Adventures in Business Card Creation

| Posted in Tips and Tricks |


Even though I’ve been thinking of self-publishing as a business from the beginning (it’s hard not to when you have start-up costs such as editing and cover art design), it’s taken me an unforgivably long time to have business cards designed. As some of you know, I’ve been traveling for the last couple of months, and there have been a lot of instances where someone has asked what I do and then wanted to check out my books. Too bad I didn’t have a card to give them…

Well, that is soon to be remedied. Syd Gill, a writer and designer I met on Twitter, has hooked me up with business card designs. I ordered the first batch of 1,000 from GotPrint, and they’ll be waiting for me when I get home.

1,000 cards, you say? Whatever will an author do with that many? Well, I bet I’ll find uses for them. I can hand them out to everyone I meet out in the real world (hey, you never know when that lady with the doberman at the dog park will be a fantasy fan), give them to folks at conventions or workshops, and even drop them into the “free lunch drawing” bowls at sandwich shops.

For those who are curious, here is the design for the front and back of my cards:

Syd was also kind enough to offer some tips for those who are designing their own cards:

Business cards should make an instant statement, actually you may only have an instant to get recognized. In a pile of cards if your card stands out you’re ahead of the pack. To design your own business cards, here are a few tips to remember:

Card Stock & Shape: If you want to stand out, you want your card to stand out in a stack of cards. Rounded corners, square cards, even lip shaped cards are an option these days. If that’s not your cup of tea, choose a heavier paper weight to give you that edge. Personally, I love a heavy paper weight square card I can leave lying round, especially at restaurants — it almost looks like a coaster!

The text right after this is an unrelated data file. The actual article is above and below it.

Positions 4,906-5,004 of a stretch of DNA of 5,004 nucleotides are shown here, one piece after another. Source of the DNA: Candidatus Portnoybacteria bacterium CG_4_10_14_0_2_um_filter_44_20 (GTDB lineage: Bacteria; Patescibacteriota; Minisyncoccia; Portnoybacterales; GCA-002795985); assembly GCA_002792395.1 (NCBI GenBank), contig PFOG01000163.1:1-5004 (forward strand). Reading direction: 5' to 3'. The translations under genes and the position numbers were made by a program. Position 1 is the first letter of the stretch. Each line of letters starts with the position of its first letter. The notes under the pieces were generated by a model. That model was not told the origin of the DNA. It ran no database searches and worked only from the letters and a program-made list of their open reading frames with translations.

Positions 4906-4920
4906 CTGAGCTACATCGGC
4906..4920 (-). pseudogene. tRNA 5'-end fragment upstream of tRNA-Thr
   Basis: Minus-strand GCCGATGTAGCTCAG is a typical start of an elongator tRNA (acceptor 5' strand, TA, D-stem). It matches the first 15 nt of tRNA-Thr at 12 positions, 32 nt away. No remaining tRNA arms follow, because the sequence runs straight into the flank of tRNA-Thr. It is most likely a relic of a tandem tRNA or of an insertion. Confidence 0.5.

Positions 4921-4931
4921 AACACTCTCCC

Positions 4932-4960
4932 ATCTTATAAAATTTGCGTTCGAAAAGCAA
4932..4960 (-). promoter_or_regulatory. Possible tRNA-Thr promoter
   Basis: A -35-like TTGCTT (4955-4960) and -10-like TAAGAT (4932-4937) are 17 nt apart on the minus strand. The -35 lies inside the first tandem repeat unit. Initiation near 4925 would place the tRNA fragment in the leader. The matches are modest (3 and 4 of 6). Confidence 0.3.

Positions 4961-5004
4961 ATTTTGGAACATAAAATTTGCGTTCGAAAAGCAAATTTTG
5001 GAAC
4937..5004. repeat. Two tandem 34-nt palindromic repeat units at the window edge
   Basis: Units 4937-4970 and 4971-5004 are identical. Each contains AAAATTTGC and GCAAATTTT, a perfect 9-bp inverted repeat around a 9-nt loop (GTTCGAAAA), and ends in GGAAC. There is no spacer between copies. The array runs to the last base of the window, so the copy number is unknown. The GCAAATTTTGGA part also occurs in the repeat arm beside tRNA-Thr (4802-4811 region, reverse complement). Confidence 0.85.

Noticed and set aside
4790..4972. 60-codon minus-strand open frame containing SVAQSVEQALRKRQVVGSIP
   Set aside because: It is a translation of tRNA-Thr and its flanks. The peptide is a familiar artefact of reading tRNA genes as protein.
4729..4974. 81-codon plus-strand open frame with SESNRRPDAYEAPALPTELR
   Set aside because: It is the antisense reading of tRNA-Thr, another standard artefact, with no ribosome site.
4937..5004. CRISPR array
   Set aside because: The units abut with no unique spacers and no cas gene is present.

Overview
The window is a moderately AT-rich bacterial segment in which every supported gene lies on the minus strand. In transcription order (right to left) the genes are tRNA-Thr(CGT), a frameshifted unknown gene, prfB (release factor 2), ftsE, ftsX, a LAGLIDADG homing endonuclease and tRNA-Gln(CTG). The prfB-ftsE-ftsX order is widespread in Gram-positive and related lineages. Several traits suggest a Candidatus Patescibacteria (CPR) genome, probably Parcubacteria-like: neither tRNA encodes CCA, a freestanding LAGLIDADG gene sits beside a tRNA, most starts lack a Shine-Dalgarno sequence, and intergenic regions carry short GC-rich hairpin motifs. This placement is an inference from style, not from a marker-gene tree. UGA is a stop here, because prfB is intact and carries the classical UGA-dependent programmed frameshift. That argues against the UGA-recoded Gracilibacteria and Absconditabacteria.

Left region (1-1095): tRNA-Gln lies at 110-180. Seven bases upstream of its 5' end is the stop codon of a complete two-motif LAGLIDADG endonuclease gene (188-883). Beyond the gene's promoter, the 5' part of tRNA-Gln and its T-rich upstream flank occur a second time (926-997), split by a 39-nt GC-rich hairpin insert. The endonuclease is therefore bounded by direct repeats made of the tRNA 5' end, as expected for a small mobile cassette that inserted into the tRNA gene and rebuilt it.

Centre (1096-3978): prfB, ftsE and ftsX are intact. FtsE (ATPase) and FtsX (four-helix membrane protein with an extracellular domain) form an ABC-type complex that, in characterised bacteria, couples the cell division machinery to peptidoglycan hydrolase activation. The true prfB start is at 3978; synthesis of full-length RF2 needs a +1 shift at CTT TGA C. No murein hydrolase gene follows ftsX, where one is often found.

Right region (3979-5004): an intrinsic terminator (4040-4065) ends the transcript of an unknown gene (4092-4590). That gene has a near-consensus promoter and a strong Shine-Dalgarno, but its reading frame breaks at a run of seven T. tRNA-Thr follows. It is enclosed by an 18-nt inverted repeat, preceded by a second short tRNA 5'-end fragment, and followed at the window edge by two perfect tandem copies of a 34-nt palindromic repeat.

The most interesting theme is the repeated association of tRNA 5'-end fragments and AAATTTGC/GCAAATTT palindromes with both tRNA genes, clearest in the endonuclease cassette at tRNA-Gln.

Keep It Simple Stupid: This hasn’t ever been more relevant. Do not try to “over design” your card with graphics and symbols and every wonderfully clever line you’ve ever written. The pertinent information (email/web address/etc.) plus a clever little tagline that represents your writing is about all you really need. Any other further elements you add to the cards should be added carefully and with a distinct purpose (such as cover images).

Typeface Over Graphics: A beautifully designed card will be cleverly designed with typeface as the major player. Invest some time into searching for the right typeface. Many free fonts for commercial use may be found at or

QR Codes: Paper business cards are not obsolete just yet, but rolodex’s just aren’t the standard desk art they used to be. You can make an initial statement with your pretty card, but to get your information into the hands of agents/publishers/readers, you need to make it easy and…electronic. This is where QR codes come in. With the availability and affordability of smartphones, many people will have the ability to scan your QR code directly to their phone. Make sure you use a QR code generator that allows the user to download your v-card/me-card from a URL as opposed to downloading the v-card/me-card directly as the more information stored on your QR code the more intricate it has to be and therefore harder to read by lower pixel smartphones.